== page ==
Glues

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Glues

Postby PaulC » Tue Jun 27, 2006 5:57 am

I've just noticed a recommendation, in another thread, on not using polyurethane glue in your build. What is the general consensus on this? I decided to use this type of glue on Number 2 and now a doubt has been raised.
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Postby Jiminsav » Tue Jun 27, 2006 6:36 am

Paul, my observation was that the glue doesn't penetrate the wood at all, it just sticks to the surface of the joint, now, I will admit it's a hell of a bond if you try and pull the joint apart, but if you give it a sideways smack with a hammer, it snaps right off.
now, that PL adhesive in the caulking tube is good stuff..it does penetrate and it is harder then hell to pull it apart, and when it does, wood stickes to it.
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Postby Steve Frederick » Tue Jun 27, 2006 6:38 am

The thing with polyurethane glues, like Gorilla Glue, is that they require moisture to cure. The directions state that you should dampen the gluing surfaces slightly, before glue-up. I usually wipe the wood with a damp rag..no trouble so-far. I only use Poly-glue for the wall/floor build-ups. (TitebondII everywhere else) I have started to use PL2000, a polyurethane construction adhesive, for laminating. Works with foam, and I can spread it with a notched trowel. Also, no mention , that I saw, of a moisture requirement.
In your area, I would surely follow the moisture directive when using the Gorilla! :fan:
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Postby Sonetpro » Tue Jun 27, 2006 6:42 am

Paul I used it. It works well but it does have to be clamped real well. I used it to glue the frame to the wall, When I had to cut notches for the bulkhead I had to chisel it off. The wood would break before the glue would. Just my experience with it. I used alot of it.
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Postby PaulC » Tue Jun 27, 2006 7:02 am

Wherever I have glued I have moistened the joint. I have also screwed the pieces together. The screws have had glue(not poly) applied to the threads to act as a threadlock. I'm hoping all this will be sufficient to hold it all together bearing in mind that it will be used for offroading purposes.
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Postby Chris C » Tue Jun 27, 2006 7:08 am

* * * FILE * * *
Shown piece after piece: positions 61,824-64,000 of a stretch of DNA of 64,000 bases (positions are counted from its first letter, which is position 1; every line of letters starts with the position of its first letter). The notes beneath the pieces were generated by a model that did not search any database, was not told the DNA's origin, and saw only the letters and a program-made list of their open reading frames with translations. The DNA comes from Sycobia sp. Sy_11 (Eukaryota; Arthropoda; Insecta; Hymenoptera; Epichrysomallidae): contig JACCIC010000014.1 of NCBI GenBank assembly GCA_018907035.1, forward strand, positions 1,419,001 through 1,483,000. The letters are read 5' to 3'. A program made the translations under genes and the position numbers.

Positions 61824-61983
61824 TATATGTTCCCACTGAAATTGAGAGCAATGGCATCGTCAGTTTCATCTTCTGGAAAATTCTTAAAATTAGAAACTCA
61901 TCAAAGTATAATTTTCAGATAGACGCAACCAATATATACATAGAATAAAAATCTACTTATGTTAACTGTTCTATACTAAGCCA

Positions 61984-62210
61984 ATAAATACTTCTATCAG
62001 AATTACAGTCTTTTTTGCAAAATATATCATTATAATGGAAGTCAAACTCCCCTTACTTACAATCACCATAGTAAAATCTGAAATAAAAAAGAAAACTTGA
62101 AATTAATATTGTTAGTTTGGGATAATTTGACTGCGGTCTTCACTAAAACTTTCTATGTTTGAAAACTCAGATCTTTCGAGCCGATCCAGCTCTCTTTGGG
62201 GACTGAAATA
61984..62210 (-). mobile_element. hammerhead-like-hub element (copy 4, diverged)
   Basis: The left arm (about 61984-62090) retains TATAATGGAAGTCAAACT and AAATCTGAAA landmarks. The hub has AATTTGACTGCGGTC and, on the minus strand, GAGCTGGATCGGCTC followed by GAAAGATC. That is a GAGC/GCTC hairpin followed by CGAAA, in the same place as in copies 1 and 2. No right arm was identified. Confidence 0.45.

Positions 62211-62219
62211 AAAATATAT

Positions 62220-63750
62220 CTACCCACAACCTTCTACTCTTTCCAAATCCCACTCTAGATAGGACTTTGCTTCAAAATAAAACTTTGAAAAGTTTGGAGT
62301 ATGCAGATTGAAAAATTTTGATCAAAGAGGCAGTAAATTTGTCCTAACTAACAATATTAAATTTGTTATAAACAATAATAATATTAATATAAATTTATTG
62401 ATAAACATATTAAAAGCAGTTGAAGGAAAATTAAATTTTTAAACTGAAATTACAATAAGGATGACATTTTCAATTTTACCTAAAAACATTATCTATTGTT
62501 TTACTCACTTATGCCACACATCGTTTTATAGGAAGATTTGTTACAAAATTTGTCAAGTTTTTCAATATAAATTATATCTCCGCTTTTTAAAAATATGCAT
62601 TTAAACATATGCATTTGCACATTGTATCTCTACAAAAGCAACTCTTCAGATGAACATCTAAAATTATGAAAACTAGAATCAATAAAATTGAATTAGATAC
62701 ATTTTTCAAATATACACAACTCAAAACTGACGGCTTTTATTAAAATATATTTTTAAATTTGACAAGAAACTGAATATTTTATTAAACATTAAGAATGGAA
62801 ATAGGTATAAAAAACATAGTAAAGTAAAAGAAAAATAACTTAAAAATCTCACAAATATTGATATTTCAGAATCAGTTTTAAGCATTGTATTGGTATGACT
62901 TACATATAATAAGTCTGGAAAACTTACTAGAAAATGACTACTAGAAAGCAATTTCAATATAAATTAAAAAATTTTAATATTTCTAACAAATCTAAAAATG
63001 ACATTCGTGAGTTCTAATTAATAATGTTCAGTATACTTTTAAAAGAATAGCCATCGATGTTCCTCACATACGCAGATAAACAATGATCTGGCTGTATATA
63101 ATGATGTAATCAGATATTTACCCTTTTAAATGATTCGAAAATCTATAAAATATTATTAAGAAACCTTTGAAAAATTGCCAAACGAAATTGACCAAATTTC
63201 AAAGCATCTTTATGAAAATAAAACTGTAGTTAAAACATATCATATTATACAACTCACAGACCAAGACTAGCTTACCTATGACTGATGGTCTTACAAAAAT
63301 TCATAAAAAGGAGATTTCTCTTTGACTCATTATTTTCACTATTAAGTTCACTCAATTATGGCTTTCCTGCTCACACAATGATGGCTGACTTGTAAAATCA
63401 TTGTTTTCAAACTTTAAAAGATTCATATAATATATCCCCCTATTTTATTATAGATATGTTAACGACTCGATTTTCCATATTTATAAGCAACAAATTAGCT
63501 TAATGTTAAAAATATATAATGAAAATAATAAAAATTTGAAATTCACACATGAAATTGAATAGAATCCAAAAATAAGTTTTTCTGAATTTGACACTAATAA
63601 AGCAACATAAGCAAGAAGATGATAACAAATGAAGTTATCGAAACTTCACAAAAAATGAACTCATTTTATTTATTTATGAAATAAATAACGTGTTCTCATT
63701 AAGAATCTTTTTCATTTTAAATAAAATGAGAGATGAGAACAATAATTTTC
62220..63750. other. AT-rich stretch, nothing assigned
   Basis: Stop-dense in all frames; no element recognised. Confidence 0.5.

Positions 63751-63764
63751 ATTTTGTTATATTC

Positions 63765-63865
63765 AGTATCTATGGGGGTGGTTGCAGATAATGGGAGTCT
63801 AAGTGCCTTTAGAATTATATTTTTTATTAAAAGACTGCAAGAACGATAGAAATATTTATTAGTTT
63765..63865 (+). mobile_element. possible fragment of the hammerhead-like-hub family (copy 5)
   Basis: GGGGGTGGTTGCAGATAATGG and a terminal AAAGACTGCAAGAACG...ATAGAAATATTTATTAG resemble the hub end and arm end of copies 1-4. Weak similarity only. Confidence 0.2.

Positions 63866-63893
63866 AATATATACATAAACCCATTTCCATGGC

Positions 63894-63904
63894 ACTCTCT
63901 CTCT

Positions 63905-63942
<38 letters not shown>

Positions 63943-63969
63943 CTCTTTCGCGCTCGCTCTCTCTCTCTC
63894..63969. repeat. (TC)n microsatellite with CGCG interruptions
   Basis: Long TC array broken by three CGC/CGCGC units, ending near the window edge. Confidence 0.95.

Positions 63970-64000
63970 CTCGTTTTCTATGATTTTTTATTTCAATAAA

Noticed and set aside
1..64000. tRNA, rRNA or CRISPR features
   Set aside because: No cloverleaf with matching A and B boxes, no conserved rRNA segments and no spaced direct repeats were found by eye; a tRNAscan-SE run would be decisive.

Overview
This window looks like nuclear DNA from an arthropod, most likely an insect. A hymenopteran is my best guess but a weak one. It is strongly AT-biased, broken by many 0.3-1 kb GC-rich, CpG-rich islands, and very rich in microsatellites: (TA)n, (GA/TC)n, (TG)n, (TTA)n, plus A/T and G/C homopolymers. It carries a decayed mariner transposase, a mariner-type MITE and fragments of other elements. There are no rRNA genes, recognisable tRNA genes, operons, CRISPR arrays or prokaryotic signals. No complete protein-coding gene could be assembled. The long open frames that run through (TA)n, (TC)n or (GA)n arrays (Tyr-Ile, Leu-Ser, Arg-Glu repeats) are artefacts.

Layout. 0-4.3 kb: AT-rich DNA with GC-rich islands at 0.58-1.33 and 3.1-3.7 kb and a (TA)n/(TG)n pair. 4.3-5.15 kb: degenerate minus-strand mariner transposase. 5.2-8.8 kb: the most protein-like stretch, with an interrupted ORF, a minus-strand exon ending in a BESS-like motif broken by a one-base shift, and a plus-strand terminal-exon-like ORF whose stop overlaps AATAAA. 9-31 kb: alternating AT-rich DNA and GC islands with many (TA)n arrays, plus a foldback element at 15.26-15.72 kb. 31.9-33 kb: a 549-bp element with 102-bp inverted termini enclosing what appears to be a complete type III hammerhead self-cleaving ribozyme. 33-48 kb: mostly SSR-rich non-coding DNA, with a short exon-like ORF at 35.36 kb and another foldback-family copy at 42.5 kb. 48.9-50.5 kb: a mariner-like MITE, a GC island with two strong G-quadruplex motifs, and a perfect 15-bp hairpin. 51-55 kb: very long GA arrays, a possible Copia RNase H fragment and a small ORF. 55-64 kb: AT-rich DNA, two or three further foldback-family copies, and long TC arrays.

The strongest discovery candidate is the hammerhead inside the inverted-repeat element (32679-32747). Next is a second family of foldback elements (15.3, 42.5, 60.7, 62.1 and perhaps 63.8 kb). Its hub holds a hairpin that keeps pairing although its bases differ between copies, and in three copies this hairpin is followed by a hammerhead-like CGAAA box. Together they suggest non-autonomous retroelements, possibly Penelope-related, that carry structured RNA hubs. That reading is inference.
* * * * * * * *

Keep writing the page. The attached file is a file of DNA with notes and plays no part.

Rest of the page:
Paul,

All of the polyurethane glues have the same characteristics. Both the good and the bad! If the joined surfaces are no farther apart than .002", the joint will be permanent.............however, the foam will not adequately bridge a gap greater than that. In fact, if the surfaces are farther apart than .015", the bond is almost worthless. Good Poly construction adhesives do a good job of mechanically boonding surfaces that both touch and don't meet quite right. Epoxy is the single best bond, but sometimes it is too messy. Titebond III, in my opinion, is the best all-round, waterproof option after Epoxy.
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Postby Tear Fan » Tue Jun 27, 2006 7:36 am

In some of my custom work, I have used the "Gorilla" brand of polyurethane glue with much success. I used it on the handrails of the bridge below, comprised of two 1X4s laminated together and bent - as you can see. I have made approximately 25 to 30 of these bridges and have had a zero failure rate on the handrails. As Chris says, the pieces must be clamped, and I typically use 25 to 30 clamps per handrail, but the product does what it says and the excess is easily sanded off or shaped. (IMHO)

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Postby Miriam C. » Tue Jun 27, 2006 9:04 am

Paul
I tried Gorilla glue on a surface that was water resistant and it didn't stick at all to one side. I could peel it off the other. Foam everywhere.

I am giving serious thought to using Silkaflex (elastomeric type) for the sides and top...
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Postby madjack » Tue Jun 27, 2006 10:23 am